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    ABSTRACT: H5 low pathogenic avian influenza virus (LPAIV) infection in domestic ducks is a major problem in duck producing countries. Their silent circulation is an ongoing source of potential highly pathogenic or zoonotic emerging strains. To prevent such events, vaccination of domestic ducks might be attempted but remains challenging. Currently licensed vector vaccines derived from H5N1 HPAIV possess clade 0, clade 2.2 or clade 2.3.4 HA sequences: selection of the best HA candidate inducing the largest cross protection is a key issue. For this purpose, DNA immunization of specific pathogen free Muscovy ducks was performed using different synthetic codon optimized (opt) or native HA genes from H5N2 LPAIV and several H5N1 HPAIV clade 2.1, 2.2.1 and 2.3.4. Humoral cross-immunity was assessed 3 weeks after boost by hemagglutination inhibition (HI) and virus neutralization (VN) against three French H5 LPAIV antigens. Vaccination with LP H5N2 HA induced the highest VN antibody titre against the homologous antigen; however, the corresponding HI titre was lower and comparable to HI titres obtained after immunization with opt HA derived from clades 2.3.4 or 2.1. Compared to the other HPAIV-derived constructs, vaccination with clade 2.3.4 opt HA consistently induced the highest antibody titres in HI and VN, when tested against all three H5 LPAIV antigens and H5N2 LPAIV, respectively: differences in titres against this last strain were statistically significant. The present study provides a standardized method to assess cross-immunity based on HA immunogenicity alone, and suggests that clade 2.3.4-derived recombinant vaccines might be the optimal candidates for further challenge testing to vaccinate domestic Muscovy ducks against H5 LPAIV.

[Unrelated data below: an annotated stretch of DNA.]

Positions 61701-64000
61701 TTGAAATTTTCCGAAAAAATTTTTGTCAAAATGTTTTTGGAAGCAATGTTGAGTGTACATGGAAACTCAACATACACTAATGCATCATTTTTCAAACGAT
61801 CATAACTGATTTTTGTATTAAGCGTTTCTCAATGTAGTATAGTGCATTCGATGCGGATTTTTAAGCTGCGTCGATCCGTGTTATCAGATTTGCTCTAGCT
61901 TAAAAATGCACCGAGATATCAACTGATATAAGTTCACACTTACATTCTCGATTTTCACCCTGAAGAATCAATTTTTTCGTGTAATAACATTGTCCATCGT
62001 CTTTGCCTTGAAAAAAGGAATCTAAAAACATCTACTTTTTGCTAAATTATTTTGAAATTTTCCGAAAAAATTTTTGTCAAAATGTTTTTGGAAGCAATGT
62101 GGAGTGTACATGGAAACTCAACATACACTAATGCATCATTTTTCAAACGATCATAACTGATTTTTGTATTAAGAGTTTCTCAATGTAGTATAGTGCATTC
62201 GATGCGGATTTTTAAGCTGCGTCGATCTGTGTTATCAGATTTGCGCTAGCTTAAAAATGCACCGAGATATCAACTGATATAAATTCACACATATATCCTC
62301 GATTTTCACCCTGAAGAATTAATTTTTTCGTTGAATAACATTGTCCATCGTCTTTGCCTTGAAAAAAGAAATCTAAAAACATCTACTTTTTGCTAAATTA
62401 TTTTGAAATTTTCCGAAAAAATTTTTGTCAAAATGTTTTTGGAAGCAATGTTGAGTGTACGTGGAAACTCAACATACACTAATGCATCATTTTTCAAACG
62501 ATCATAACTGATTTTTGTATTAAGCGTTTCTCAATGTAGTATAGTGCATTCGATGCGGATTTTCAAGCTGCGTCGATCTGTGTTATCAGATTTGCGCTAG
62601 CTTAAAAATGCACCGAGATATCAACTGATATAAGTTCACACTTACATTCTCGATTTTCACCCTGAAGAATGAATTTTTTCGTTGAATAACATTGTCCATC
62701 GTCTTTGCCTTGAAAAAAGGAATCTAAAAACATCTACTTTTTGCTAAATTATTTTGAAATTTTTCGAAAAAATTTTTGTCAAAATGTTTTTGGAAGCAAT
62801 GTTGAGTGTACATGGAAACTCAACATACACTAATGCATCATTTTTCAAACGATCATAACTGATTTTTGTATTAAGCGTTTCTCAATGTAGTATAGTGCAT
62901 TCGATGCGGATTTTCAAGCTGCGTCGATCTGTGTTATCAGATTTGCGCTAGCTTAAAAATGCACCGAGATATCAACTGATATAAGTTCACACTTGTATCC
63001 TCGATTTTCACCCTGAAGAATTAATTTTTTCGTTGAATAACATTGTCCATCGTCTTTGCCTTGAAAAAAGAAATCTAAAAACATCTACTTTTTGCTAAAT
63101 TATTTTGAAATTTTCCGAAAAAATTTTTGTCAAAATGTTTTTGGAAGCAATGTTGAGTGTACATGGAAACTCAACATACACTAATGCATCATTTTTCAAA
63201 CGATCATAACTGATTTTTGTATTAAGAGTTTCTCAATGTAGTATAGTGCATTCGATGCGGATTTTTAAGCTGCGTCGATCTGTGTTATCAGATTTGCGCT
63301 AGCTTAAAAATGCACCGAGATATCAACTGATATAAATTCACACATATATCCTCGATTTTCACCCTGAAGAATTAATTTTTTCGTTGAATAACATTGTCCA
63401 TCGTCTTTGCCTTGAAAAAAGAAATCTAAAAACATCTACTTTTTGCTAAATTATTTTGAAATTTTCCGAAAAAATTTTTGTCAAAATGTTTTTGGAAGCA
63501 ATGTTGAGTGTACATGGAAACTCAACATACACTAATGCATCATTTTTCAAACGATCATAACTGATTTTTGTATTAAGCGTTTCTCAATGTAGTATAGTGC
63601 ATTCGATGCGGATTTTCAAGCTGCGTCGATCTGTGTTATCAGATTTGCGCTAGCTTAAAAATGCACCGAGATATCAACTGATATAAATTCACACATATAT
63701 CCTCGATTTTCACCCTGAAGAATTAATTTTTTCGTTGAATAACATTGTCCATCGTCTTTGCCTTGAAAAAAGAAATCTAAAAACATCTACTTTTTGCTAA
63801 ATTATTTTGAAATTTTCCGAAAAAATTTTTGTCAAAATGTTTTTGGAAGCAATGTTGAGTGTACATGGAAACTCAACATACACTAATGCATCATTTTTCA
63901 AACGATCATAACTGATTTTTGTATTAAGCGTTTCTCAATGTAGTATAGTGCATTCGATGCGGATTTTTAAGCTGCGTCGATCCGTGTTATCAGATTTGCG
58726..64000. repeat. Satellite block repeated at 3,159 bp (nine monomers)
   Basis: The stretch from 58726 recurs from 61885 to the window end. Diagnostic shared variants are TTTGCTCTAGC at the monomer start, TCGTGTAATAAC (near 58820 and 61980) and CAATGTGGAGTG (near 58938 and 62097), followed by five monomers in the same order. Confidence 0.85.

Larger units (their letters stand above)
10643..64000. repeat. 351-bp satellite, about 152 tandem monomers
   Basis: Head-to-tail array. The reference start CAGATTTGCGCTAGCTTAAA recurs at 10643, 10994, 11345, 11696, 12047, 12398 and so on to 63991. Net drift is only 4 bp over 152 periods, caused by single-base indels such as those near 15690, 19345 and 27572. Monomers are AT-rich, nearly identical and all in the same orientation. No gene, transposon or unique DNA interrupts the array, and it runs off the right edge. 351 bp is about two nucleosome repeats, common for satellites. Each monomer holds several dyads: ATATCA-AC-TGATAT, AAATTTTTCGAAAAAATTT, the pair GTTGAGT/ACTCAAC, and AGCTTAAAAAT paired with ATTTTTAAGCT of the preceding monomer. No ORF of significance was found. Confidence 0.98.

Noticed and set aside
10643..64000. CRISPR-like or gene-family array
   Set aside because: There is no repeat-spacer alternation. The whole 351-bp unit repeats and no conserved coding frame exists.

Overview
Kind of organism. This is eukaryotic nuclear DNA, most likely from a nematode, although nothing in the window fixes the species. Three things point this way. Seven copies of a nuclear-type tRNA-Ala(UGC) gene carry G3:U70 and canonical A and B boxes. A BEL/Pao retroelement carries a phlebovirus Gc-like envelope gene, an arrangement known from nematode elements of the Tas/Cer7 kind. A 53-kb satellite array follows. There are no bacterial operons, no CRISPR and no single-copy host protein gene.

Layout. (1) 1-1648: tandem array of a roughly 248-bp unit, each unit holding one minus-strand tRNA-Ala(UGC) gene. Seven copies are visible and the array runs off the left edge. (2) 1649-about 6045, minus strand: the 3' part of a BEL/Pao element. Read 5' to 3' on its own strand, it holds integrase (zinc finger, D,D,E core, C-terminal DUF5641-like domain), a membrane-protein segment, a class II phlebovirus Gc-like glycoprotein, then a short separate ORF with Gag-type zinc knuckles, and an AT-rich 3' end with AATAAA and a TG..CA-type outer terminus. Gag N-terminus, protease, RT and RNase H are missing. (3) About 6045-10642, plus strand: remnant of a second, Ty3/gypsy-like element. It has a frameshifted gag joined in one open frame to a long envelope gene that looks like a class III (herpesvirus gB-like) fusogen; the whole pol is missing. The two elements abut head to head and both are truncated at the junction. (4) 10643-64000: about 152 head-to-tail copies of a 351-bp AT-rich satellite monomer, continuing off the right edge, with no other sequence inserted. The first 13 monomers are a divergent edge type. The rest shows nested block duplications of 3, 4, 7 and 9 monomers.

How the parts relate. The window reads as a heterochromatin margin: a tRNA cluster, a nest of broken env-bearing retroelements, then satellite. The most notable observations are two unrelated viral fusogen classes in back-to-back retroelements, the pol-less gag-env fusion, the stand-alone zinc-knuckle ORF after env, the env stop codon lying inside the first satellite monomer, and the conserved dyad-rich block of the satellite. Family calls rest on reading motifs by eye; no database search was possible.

Full-text · Article · Apr 2014 · Virology Journal
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    • "Compared with other approaches, DNA vaccines are advantageous in that the development period for newly emerging influenza strain is shorter. Moreover, DNA vaccines are easier and cheaper to manufacture in a microbial host [13-15]. However, DNA vaccines have suffered from drawbacks, such as low gene-delivery efficiency and limited immunogenicity. "